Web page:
So, who drives an Alfa? I love them but I don't own one. Why? Well, I have no dealer near me. Now, what if I owned a taxi service and loved Alfas AND had a nearby dealer - would I run my taxi fleet on them? Probably not because my profit would depend on a mix of dealer costs, fuel economy, reliability, resale value, etc. Ford, Mercedes and Skoda win out based on what I see at the rank. If an Alfa was cheaper than a Ford, more reliable than a Ford, had better physical security than a Ford, had a better dealer network than Ford, had strong resale value, then we would all drive them over a boring Ford / VW / Skoka, etc because they are absolutely gorgeous. However, the answer to most of these points is in the negative. Net, you drive an Alfa because you love it, not because it makes economic sense...
In EXACTLY the same way Enterprise customers look at infrastructure vendors. Their vendor decision is based on product functionality, purchase & 5 year maint costs, geographic data centre distribution, stack support, company stability, performance and RTO/RPO requirements, etc. In the end, the enterprise storage decision is based on delivering a service and not just cool technology, although sometimes (mercifully) that comes into play. Sorry if that offends the propeller heads and university students.
So many new vendors can't sell their great technology to the enterprise because:
1. They are more expensive than the incumbent. Yes folks, when you have a 5+PB estate, in most cases the new guy with the cool new features costs more than the established stuff. So, we make an assessment of the benefits of the new functionality vs the cost saved and effort to deploy. In most cases the new stuff fails to deliver on this and hence does not get purchased. Every now and again something great happens, eg DataDomain before EMC purchased, FusionIO, 3PAR for some customers, etc, but generally new products fail on cost. Maybe that’s what Mike means on the ‘loss leader’ comment.
2. They don't have support coverage. Yes folks, I need to put storage in all kinds of places in addition to main hubs. Most new guys can't support a global model and hence, regrettably, don't make it. Please come back later when you've built out.
3. They are not secure. Sorry, but if you release a great product on a non-locked down version of Fedora then don't expect many enterprise customers. The pen test will find a heap of holes. Understandably VCs don't think about this stuff when investing in a new company but if it's going to make it to production this is mandatory. Come back when you’ve built in security. Maybe I’ll help you with identifying your gaps if your new technology is good enough.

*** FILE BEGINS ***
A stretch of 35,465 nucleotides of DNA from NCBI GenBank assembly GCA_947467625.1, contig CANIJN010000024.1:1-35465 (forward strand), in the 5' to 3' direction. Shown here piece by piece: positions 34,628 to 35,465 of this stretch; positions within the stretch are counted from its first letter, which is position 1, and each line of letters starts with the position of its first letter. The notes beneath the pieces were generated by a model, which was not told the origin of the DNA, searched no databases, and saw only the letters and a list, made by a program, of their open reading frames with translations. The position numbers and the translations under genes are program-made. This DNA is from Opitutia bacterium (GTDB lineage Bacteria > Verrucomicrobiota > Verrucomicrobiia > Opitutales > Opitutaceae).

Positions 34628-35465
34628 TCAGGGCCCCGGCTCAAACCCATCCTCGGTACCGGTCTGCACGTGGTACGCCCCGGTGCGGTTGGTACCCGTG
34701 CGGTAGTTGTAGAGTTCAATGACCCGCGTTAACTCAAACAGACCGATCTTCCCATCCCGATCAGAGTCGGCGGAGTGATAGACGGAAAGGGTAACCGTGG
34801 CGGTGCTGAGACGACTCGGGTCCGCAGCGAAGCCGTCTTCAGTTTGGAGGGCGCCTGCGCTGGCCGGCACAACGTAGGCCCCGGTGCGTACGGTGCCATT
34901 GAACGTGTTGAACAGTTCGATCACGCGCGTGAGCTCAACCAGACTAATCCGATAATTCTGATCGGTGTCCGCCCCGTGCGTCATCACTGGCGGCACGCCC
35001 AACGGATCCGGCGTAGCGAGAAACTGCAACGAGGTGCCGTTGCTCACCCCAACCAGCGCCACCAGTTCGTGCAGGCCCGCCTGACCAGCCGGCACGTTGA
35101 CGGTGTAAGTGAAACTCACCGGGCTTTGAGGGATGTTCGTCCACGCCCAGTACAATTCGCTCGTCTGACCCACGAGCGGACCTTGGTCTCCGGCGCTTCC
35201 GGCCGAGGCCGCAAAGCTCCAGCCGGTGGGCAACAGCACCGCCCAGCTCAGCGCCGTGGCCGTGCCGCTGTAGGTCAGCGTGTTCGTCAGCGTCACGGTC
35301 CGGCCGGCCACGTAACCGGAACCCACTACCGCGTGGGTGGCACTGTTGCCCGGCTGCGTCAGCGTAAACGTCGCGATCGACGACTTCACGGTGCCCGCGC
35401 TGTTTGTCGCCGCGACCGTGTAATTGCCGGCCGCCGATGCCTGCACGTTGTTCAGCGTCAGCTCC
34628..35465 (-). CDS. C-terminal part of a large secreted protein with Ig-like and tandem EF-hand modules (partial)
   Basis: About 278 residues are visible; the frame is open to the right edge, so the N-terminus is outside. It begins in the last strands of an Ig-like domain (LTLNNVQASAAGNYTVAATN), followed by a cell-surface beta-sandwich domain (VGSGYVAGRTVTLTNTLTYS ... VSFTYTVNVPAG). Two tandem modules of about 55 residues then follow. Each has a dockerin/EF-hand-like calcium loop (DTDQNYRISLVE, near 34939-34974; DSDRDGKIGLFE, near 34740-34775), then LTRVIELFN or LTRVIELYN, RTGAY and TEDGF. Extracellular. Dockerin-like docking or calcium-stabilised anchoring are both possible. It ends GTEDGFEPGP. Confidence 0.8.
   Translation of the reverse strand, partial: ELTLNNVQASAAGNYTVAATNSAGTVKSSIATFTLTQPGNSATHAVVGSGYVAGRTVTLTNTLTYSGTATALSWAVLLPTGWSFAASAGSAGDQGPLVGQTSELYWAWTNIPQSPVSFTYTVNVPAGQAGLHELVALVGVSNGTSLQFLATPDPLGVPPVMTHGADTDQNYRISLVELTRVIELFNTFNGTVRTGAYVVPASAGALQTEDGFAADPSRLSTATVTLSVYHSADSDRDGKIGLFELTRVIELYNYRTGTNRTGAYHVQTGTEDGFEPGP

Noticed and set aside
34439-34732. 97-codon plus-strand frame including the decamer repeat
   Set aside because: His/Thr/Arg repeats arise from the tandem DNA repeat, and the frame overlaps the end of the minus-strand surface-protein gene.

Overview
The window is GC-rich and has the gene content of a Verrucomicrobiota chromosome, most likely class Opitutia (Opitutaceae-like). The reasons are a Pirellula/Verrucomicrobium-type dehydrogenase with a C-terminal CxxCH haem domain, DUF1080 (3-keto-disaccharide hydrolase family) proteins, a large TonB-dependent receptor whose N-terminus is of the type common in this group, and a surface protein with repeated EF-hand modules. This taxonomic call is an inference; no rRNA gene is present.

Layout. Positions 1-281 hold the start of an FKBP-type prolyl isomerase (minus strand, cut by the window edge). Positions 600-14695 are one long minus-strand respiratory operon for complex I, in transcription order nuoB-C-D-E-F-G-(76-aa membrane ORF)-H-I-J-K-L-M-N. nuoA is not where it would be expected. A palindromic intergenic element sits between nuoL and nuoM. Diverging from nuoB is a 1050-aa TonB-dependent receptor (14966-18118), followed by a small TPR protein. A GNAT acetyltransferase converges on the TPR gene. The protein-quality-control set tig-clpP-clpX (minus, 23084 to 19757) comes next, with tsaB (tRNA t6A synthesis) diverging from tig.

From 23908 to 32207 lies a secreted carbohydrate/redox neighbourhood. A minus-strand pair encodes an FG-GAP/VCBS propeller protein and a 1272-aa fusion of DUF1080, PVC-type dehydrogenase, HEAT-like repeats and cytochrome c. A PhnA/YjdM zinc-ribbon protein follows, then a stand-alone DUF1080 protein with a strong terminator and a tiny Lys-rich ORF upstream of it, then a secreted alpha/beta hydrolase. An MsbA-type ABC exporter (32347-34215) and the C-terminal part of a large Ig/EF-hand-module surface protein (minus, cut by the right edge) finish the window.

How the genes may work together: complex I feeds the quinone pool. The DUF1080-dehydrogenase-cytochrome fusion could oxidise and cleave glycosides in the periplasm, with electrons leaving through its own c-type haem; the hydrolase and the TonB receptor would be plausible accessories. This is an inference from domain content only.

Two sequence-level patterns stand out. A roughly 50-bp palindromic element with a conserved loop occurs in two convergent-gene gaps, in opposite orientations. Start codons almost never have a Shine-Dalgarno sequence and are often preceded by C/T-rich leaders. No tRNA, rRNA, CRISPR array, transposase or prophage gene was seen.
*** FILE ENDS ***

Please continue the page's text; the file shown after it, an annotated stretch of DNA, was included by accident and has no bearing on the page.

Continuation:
4. They are not manageable. If I select a vendor I'll be buying tens (possibly hundreds) of devices and/or deploying your software widely. That means I need centralised management, reporting, patching, etc. A basic CLI doesn’t cut it. Again, if there is core value I may help you define the enterprise management requirements.
5. They are on a shaky financial footing. For anyone who nearly bought Neoscale or CreekPath a few years back you'll know what I'm talking about.
6. They have no global account management. If I commit to a vendor then I expect professional pre- and post-sales support. I also expect time-to-fix SLAs. Don't expect to sell to the enterprise without it.
7. They are a one trick pony. If you have great in-line de-dupe but lack some other key stuff (could be effective controller clustering, reporting, etc) then you won't cut it.
8. They don't support all my OSs. I have a heap of OSs. Solaris, SUSE & RedHat, HPUX, VMS, AIX, Windows. And then I have all kinds of databases and apps on top. Not only does the storage vendor need to support the stack but I ALSO need the HBA vendor, server, OS and DB vendor to support the storage. I get that from IBM, EMC, NetApp, HDS and believe me it is EXPENSIVE to maintain for the storage vendor. Most small guys focus on just a few which stops the enterprise customer from deploying widely. Maybe if the technology is good enough we'll work on a plan to support my other OSs.
9. Reliability - and evidence of it. ‘nuff said.
All of this is intensely frustrating. I would have loved to see some of the great block virtualistion / in line de-dupe / compression / tiering / bla bla bolted into VMAX, USP, DS8000 sooner (heck, VMAX now has what 3PAR had 6 years ago) but it takes years for the big guys to implement this stuff because they have such a substantial legacy tail to support in their code..
So, here is the dilemma and the key pivot point. Do deploy a few highly specialised devices as an exception just for maybe one application? If there is genuine benefit AND I can support it AND it is secure AND I can put it into all the necessary DataCenters, then the answer will be ‘yes’. But there had better be a damn good reason because it increases my operational disk, makes my environment more complex, adds another vendor to negotiate with, etc. The pivot point is this: I run a business service and not a technology research lab. All my decisions revolve around that and it is the reason why enterprises tend to buy well rounded established products rather than start up kit because it lowers my overall cost AND risk. Meanwhile, we constantly review the newcomers, investigate, test, etc. We use that information to push the small guys to build in enterprise features so that we can actually buy it and push the big guys to either buy the small guys or introduce equivalent technology. And we always negotiate the heck out of every deal to get lowest possible purchase price.
Maybe some of the posters on here are pure-play engineers who don’t care about TCO and service: you have my sympathy but you are not seeing the big enterprise picture.
I drove to work today: I saw no Alfas. Shame, I love them.